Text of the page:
Distinguished Lecture Series: Elizabeth F. Loftus (UC Irvine)
Registration required! Register via e-mail and quote: “Loftus”
For at least a century, scientists have demonstrated the tricks memory can play. More recently, they have shown that people can be led to develop entire memories for events that never happened – “Rich false memories.” People have been led to remember nonexistent events from the recent past as well as non-existent events from their childhood. People can be led to falsely believe that they have had experiences that are rather bizarre or implausible. False memories, like true ones, also have consequences for people, affecting later thoughts, intentions, and behaviors. They can be readily planted, even in the minds of people who have distinctly superior memories. False memories look very much like true ones: they can be confidently told, detailed, and expressed with emotion. These findings have implications for the pursuit of justice in legal cases, for the practices of psychotherapists who listen to patients’ memories, and for everyday life.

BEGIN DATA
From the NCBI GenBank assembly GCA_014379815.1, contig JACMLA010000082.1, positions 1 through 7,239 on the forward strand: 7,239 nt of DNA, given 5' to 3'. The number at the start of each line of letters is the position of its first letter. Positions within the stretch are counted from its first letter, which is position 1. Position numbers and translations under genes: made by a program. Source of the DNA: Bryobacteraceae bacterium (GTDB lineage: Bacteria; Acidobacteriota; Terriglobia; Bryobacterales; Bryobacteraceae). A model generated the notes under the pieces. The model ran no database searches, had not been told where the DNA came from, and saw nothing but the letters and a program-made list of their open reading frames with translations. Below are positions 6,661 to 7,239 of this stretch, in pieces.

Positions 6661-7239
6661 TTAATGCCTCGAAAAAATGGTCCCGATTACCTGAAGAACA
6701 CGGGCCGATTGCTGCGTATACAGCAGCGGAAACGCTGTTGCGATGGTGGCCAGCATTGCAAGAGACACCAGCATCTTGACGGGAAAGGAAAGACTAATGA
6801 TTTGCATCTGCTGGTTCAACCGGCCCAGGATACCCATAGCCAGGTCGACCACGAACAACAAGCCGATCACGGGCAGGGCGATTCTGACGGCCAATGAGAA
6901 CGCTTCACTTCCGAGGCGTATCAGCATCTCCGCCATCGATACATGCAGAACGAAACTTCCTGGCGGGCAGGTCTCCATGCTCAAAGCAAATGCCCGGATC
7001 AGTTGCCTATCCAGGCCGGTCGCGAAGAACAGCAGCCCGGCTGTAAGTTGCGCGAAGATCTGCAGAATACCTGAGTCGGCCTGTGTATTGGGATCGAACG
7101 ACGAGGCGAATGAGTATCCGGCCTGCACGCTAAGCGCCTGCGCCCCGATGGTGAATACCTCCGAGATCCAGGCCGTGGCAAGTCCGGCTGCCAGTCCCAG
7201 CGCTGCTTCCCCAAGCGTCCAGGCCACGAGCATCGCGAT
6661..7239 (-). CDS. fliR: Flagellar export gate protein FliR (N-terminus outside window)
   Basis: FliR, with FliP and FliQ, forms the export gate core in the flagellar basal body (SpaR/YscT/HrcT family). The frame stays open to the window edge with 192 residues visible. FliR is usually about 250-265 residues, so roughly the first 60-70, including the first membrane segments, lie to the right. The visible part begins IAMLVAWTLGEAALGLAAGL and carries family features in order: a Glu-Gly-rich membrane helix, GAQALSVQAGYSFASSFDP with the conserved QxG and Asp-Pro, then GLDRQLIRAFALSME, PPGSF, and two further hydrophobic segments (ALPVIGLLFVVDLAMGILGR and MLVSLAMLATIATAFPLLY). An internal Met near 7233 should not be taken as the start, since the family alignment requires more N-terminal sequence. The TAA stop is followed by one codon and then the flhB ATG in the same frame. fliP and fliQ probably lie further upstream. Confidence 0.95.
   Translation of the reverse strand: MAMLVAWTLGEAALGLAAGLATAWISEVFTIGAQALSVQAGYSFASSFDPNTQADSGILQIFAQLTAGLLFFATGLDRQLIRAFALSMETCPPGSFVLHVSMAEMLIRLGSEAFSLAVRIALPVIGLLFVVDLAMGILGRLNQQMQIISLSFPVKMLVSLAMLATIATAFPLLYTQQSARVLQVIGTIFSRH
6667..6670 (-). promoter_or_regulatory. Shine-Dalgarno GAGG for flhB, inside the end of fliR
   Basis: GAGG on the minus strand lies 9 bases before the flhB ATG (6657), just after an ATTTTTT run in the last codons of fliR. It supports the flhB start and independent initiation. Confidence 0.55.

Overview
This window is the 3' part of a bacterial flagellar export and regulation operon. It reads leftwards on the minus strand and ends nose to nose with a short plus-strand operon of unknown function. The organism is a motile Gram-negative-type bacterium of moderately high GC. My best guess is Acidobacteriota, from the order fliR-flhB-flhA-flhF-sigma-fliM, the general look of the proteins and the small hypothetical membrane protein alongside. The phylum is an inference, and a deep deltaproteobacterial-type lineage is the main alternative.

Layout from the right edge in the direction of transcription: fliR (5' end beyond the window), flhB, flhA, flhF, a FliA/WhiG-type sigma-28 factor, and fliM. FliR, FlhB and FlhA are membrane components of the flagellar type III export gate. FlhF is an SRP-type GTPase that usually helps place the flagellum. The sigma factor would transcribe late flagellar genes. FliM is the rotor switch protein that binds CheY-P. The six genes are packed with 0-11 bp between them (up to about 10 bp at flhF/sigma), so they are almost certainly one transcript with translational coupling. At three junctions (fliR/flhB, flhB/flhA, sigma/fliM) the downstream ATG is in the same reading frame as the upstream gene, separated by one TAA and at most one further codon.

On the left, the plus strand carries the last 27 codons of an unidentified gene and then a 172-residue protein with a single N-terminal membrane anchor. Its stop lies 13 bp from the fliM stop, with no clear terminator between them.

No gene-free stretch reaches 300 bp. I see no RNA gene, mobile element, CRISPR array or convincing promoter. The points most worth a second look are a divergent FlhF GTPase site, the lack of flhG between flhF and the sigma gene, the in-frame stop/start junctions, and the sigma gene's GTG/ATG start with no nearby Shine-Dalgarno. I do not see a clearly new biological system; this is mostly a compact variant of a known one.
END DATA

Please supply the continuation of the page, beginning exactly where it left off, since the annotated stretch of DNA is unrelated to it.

Elizabeth F. Loftus, University of California, Irvine where she is a Distinguished Professor of Social Ecology, and a Professor of Law, and of Cognitive Science in the Departments of Psychology and Social Behavior, and Criminology, Law, and Society. She is also director of The Center for Psychology and Law and a Fellow of The Center for the Neurobiology of Learning and Memory.
All are welcome!